Critical darling and winner of Best Film, Actor and Director at the 2012 Academy Awards, this French romantic-comedy is set in 1927 Hollywood and an ode to the silent era. Strikingly, the film is silent (asides from a musical score) and shot in black and white.... More
George Valentin (Jean Dujardin) is a successful silent movie star when the arrival of sound and talking pictures derails his career. At the same time, Peppy Miller (Bérénice Bejo), a vibrant young actress who got her start in the business thanks to Valentin, thrives in talkies and becomes a major star. Also stars John Goodman as a movie mogul and James Cromwell as Valentin’s driver.Hide
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BY Andrew Hedley Flicks Writer
One of the front-runners to take the Best Picture Oscar this year is this charming homage to the silent movies of old, which cleverly manages to reference all the aesthetic features of the era while remaining accessible and fresh to audiences of today.... More
Following a silent film star, George Valentin, who faces anonymity at the advent of the ‘talkies’, The Artist contains a very straight-forward, no-frills storyline about familiar staples: love, loss and success. All presented in black and white, traditional aspect ratio (1.33:1) with true-to-form exaggerated acting and a lively musical score.
Jean Dujardin and Bérénice Bejo are perfect as the leads, nailing the physicality and effortless charisma required. Also involved are John Goodman and James Cromwell but of course the dog (‘Uggie’) steals the show.
It’s interesting to reflect on how much narrative information can be conveyed without dialogue, although the appeal does wane slightly during the lengthy middle section where Valentin is down on his luck. It will be up to the individual to decide whether the film is either merely a stylistic gimmick or an intriguing modern perspective, but nonetheless this charming love letter to the medium is likely to win over wide audiences. Think of it as an art-house film that everyone can enjoy.Hide
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BY GrahamP superstar
What an interesting and delightful way to make a movie.A black and white film made in the old style,without speech,only music added.
It is a simple story,set in Hollywood from 1929.It slowly draws you into the characters until you become connected.Superb camera work and style makes it easy to watch.The expresive faces of all the actors were a joy to see.
Definitly not made for the mainstream audience but does give the viewer something completly different and entertaining.
BY Dan-Thompson1 wannabe
I wanted to dislike this, I really did. 100mins of black and white, non-talky pretension? But I couldn't do it. Jean Dujardin is unbelievably charismatic, the dog is cute and the silent story more than keeps your attention. A novelty, sure, but an enjoyable one.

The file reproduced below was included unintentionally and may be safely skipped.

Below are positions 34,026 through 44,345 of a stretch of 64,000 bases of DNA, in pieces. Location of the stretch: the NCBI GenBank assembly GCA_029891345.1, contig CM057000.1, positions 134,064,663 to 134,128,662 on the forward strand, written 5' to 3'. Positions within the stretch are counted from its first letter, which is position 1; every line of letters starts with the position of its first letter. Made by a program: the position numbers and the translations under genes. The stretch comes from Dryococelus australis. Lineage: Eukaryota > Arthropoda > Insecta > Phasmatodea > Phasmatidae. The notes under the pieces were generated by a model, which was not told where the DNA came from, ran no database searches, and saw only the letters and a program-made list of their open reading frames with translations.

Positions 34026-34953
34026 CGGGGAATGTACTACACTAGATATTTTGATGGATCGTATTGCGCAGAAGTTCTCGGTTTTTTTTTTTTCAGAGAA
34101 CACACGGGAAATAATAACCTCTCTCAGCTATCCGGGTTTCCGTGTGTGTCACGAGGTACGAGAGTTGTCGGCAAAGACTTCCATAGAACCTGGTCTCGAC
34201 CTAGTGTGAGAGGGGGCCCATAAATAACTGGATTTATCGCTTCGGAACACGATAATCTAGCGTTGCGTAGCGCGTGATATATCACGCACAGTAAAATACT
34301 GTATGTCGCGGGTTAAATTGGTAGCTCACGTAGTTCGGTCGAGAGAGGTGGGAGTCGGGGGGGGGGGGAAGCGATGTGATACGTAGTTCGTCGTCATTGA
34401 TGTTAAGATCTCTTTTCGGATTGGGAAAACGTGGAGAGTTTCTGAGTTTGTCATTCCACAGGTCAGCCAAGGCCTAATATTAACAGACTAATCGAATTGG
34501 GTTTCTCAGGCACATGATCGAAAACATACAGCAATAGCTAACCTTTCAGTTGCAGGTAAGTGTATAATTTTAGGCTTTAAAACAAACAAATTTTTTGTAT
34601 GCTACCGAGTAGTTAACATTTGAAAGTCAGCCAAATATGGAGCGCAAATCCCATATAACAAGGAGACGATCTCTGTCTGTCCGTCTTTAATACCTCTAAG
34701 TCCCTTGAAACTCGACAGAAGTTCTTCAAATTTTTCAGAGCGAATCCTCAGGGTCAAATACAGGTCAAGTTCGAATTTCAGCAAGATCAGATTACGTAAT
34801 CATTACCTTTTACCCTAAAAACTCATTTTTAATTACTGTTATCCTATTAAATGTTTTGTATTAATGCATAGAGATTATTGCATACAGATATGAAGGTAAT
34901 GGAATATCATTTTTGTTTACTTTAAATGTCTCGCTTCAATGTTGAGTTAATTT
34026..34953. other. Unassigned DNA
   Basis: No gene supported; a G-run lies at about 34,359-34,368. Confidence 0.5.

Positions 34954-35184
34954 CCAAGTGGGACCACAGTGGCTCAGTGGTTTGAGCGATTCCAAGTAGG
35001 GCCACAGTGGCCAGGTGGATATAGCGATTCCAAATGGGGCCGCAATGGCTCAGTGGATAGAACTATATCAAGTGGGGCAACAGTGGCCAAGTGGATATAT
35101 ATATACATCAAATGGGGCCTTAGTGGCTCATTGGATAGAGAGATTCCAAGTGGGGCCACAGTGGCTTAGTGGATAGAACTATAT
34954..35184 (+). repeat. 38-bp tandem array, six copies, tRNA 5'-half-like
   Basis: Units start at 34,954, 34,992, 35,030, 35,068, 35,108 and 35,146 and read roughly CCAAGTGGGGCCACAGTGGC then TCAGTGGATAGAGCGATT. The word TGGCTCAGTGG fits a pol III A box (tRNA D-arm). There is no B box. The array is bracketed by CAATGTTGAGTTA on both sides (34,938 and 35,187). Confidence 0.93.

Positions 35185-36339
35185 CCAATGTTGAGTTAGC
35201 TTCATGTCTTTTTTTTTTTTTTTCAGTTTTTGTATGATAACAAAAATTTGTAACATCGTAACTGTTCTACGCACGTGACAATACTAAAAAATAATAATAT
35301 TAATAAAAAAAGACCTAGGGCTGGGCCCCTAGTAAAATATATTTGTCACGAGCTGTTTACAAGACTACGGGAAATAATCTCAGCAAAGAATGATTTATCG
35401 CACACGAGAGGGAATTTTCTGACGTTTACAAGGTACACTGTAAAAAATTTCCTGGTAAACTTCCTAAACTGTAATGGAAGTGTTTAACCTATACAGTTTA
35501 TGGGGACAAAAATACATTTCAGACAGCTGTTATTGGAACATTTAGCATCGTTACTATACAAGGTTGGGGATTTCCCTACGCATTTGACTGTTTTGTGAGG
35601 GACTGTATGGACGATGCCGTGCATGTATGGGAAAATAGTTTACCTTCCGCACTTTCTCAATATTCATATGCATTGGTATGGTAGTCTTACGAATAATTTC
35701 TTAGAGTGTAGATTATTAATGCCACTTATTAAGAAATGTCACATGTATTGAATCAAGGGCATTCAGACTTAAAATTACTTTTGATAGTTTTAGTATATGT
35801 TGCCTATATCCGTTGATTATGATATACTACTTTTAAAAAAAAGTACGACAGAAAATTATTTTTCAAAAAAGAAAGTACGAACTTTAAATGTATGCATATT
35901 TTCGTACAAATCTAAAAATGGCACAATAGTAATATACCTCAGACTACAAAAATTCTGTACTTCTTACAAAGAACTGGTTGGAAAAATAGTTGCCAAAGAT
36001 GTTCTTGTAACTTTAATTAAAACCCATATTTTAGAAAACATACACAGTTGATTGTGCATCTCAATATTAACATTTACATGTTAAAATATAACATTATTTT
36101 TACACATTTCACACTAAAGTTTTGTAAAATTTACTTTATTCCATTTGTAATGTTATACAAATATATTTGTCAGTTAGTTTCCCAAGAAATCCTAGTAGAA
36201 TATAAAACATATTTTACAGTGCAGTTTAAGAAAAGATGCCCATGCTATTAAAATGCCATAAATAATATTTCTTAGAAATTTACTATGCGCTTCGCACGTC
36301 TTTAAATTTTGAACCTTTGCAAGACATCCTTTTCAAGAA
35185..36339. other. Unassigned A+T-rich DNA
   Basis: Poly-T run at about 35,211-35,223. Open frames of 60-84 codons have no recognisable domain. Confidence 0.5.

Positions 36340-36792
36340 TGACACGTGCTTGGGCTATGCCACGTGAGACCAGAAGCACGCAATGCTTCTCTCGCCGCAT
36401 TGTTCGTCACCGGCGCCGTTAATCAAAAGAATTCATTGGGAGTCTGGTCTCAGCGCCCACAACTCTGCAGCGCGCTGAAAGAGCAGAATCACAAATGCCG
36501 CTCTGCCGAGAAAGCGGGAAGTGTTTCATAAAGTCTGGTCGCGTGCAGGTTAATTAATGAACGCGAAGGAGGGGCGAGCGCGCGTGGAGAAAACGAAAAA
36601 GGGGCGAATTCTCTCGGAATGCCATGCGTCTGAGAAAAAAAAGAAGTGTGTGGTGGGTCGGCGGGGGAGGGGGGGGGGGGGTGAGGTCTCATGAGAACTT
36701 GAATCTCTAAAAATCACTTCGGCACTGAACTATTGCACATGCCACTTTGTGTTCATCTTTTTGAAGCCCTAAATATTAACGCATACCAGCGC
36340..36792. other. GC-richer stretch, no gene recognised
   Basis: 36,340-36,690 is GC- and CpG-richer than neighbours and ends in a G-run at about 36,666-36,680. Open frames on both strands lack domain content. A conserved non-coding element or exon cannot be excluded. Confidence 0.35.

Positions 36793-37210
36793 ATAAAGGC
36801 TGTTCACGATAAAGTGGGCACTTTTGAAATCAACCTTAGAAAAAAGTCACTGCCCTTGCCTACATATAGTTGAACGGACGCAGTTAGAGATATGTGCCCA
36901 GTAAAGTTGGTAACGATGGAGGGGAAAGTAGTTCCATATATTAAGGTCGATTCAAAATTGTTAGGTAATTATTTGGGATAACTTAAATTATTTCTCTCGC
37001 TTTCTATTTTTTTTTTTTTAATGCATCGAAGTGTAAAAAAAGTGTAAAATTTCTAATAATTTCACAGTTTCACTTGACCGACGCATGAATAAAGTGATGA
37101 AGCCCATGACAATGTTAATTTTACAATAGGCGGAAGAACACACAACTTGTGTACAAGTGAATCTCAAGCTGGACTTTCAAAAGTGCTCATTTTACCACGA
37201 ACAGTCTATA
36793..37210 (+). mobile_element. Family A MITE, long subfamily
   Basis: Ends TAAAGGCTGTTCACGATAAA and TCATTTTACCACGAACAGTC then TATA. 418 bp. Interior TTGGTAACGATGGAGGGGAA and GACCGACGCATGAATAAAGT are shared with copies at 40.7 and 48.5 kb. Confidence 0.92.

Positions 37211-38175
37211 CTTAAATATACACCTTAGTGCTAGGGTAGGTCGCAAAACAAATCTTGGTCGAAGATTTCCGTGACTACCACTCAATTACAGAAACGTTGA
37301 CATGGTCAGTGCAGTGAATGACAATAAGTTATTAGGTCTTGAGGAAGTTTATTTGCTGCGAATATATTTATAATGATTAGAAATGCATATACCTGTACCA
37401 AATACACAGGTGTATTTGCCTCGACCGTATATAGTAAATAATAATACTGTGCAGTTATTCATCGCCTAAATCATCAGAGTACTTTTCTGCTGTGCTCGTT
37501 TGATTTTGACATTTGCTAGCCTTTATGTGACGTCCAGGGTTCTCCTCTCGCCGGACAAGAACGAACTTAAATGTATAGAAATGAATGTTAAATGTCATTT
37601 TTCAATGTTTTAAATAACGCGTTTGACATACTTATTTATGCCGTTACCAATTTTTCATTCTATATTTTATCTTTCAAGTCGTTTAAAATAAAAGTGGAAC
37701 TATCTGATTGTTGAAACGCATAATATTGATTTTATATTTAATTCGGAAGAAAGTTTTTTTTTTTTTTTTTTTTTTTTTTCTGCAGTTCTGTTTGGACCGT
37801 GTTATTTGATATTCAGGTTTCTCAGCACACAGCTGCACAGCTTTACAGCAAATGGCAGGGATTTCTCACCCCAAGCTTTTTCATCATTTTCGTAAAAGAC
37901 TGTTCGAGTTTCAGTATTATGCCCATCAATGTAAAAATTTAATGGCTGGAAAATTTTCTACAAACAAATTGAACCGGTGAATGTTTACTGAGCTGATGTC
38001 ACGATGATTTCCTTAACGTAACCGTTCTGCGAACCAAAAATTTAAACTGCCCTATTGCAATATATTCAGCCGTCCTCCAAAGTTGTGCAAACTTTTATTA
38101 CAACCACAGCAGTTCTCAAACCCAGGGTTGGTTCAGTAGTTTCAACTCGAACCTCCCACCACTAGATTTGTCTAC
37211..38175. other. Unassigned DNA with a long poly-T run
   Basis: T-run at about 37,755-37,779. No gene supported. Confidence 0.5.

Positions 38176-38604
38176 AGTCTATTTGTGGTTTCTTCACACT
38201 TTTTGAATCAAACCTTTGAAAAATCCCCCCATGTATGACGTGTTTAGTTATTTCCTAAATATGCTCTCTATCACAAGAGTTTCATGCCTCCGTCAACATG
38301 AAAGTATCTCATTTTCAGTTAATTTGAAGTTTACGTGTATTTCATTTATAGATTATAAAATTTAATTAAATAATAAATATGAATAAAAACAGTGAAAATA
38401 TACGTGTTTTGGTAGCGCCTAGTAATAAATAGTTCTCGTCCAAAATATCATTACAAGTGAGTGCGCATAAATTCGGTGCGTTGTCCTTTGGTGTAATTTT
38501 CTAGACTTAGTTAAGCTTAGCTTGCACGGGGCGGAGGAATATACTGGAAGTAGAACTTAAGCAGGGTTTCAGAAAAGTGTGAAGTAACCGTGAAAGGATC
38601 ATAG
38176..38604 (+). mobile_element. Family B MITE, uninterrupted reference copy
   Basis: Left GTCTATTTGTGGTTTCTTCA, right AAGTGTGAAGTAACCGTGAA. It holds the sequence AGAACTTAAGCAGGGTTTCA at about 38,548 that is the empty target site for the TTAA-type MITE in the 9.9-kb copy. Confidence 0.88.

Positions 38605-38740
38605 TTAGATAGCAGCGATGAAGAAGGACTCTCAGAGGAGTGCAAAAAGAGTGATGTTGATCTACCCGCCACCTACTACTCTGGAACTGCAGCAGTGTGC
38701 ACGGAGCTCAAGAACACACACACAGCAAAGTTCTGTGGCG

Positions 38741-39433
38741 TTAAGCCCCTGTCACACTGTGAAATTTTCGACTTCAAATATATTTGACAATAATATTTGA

BY TheaterofCommon superstar
Taking us back to 1927, The Artist picks up with silent screen legend George Valentin (Jean Dujardin). Seemingly at the height of his career, George is hot property. Whilst posing for pictures at the premier of his latest picture A Russian Affair the married Valentin meets a beautiful young fan named Peppy Miller (Berenice Bejo). The meeting is photographed and scandalised on all the front pages, a curious public all wanting to know "who is that girl? ... More Buoyed by the inquisitive adoration she is getting, Peppy decides to audition as an actress in George's next film. With the advent of the Talkie, Peppy's star is on the rise whilst the once powerful silent star, George, finds himself and his talents unneeded by a hungry film going public.
I'm besotted with this film. In a time where it's all about who can talk the loudest without saying much at all, The Artist says everything by saying nothing at all. The creation in all its splendid glory is that of writer/director Michel Hazanavicius. With no prior knowledge of Michel's work, I can categorically say that I'm a huge fan and will follow his next move with great anticipation. The novelty of The Artist's silence aside, the film's richly fulfilling story is only topped by the astonishing performances from Jean Dujardin & Berenice Bejo. Both actors were asked to work in an art form that died out long ago, no easy feat I'd imagine. Though, for the professionals they are, this was clearly no obstacle. Their performances were truly spellbinding. It should also be noted that the dramatic & comedic queues of Jean & Berenice could only be reached by the addition of Ludovic Bource's beautifully tempered and exceptional score.Hide
BY adeej superstar
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